Megajoule Laser

The Client:

CEA (Atomic Energy and Alternative Energy Commission) is a French government funded research organisation dedicated to the fields of energy, defense and security, information technologies and health technologies. It conducts fundamental and applied research into the design of nuclear reactors and the manufacturing of integrated circuits.

The Challenge:

CEA plays a major role in sustaining long term French nuclear deterrent capabilities. Since 1996, when nuclear testing was ended, the operation and safety of weapons in the French deterrent force have been guaranteed by means of computer simulation. A key part of the Simulation program is the Megajoule Laser (LMJ) located on CESTA’s premises (Scientific and Technical Research Centre) near Bordeaux which allows researchers to study, at a very small scale, the behaviour of materials under extreme conditions similar to those reached during the operation of nuclear weapons. Projected to be the highest-energy laser in the world, with only a single equivalent in the United States, the project brought together some 250 multidisciplinary contractors that excelled in the conception, design and manufacturing of state-of-the-art technology to ensure the success of this exceptional research facility.

Thales was identified for its extensive expertise, notably in the fields of vacuum, high power electronics, high precision mechanics and fluid management.

Thales worked on several of the facility’s subassemblies, in particular:

Energy Storage System: Thales developed and supplies the Energy Storage Systems for the Megajoule Laser project. These systems power the flash lamps fitted in the laser’s amplifier section. The light emitted by the lamp is used to pump the laser. Ultimately, Thales will deliver these systems which store 300 MJ and activate the 7040 flash lamps required to operate the Laser at full power. The energy bank includes 352 modules each holding 10 capacitors. The 10 capacitors are charged at 24 kV within 1min30s and discharged into the flash lamps in roughly 1 ms.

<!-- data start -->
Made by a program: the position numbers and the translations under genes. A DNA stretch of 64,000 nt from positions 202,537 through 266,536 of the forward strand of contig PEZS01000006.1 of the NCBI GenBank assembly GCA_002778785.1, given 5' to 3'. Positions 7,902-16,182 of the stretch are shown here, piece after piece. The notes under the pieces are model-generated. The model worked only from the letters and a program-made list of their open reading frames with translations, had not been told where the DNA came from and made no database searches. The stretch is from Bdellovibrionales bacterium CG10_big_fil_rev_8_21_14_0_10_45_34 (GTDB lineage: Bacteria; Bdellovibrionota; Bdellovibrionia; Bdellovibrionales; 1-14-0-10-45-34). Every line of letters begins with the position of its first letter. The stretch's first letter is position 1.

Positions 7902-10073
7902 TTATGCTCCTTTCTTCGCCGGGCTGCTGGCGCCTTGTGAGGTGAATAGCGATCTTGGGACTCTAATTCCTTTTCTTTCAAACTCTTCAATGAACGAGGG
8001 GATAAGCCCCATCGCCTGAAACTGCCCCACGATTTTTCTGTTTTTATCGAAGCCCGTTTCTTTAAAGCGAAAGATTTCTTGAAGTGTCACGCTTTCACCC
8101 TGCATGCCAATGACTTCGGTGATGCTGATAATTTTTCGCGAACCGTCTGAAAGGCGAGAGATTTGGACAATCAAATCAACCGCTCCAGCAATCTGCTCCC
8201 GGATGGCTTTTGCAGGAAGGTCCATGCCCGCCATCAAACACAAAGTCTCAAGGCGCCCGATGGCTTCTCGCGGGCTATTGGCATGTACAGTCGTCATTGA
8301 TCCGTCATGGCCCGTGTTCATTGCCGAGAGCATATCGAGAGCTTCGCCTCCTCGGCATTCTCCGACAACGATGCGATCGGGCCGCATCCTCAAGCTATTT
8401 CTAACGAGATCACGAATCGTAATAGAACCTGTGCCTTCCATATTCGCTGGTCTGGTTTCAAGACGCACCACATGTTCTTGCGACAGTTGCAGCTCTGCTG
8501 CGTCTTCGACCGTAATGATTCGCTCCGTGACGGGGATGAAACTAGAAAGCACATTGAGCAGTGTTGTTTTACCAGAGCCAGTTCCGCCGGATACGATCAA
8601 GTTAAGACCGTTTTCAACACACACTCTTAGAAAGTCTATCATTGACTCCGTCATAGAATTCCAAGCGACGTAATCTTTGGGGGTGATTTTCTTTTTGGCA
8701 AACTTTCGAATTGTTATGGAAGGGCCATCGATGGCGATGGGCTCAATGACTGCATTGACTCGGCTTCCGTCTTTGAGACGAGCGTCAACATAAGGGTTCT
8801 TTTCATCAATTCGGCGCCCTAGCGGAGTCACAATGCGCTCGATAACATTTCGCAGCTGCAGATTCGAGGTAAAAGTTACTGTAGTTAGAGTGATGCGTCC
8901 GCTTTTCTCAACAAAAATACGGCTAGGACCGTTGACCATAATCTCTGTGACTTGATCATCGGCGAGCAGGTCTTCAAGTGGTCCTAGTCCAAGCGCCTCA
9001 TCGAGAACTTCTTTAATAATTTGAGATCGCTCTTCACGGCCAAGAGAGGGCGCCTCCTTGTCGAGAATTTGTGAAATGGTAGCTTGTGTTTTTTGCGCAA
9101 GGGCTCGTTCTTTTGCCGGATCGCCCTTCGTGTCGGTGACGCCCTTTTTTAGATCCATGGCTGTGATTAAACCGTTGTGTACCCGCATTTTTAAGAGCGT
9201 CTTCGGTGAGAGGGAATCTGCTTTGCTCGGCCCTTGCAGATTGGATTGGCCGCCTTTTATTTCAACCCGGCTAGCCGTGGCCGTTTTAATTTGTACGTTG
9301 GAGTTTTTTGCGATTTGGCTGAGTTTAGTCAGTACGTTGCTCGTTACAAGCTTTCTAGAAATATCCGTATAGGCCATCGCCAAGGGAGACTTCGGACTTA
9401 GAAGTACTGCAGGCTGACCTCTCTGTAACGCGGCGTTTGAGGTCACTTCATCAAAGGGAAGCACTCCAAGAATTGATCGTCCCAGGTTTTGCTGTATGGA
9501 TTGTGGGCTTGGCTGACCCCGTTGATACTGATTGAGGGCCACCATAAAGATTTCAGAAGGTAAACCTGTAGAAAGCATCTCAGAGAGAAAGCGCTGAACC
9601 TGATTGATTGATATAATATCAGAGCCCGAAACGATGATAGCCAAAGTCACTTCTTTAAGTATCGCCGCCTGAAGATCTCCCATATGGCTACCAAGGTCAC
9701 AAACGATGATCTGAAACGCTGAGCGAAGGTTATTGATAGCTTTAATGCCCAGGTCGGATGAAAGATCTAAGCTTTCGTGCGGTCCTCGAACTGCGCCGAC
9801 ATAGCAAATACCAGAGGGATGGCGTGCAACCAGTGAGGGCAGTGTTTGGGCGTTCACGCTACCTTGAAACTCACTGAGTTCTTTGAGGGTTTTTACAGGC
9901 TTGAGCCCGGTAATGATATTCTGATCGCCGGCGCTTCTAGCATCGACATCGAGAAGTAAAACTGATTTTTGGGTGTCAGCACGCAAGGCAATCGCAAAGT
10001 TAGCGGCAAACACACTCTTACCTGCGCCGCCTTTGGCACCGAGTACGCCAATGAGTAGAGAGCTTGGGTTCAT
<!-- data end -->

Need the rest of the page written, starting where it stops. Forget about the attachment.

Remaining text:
Optical Interfaces: The final Opto-Mechanic System is a vacuum vessel attached to the experimental chamber, which allows the laser beam to penetrate the chamber and heat the target. The main capabilities of these sub-assemblies are to ensure tightness between the experimental chambers (under vacuum) and the outside, to act as a nuclear containment barrier and to enable automatic change of optics without a break in nuclear containment between the experimental chamber and the experiment room. Thales successfully assembled and performed tightness tests on the first Final Opto-Mechanic System on the Megajoule Laser (LMJ).

Plasma Diagnostics: Thales equipped the Megajoule Laser with the first Plasma Diagnostics System the ‘X Imager’ and the ‘X Spectrometer’. Plasma diagnostics are measuring instruments used to characterize the behaviour of the target during its operation. Their main function is to acquire and store the signals resulting from measurements on the impact products, and then transmit them to a control command system in order to obtain the physical quantities required.

Equipment for the experimental hall: Thales participated in the installation of the experimental chamber. Specifically it developed critical supporting elements which enable the use and maintenance of the experimental chamber. There structures used 800 tons of steel, 100 tons of aluminium and 2500 tons of concrete.

The Results:

The first laser operation took place on 23rd October 2014 after almost two decades of R&D including innovative manufacturing methods developed by the project’s industrial partners. Thales collaborated closely with CEA from the start of the project, ensuring progress and success from the first laser shot.

The Capabilities:

This commercial success has been achieved thanks to the know-how of Thales’s Large Research Infrastructures for Science team. The team was able to offer the customer the development, production, integration and testing capabilities based on the multiple technologies required to produce these complex elements. Some of the specific domains of expertise that enabled Thales to excel in these challenging new systems include:

. Functional analysis based on customer specifications
. Sub-systems interface management
. Technical coordination between sub-systems
. Mechanical infrastructure with high constraints
. Engineering
. Onsite integration
. Onsite training
. System operation assistance
. Maintenance and exploitation support

Working closely with customers Thales develops the solution needed for each research program, from drawing up specifications through production and in-service support.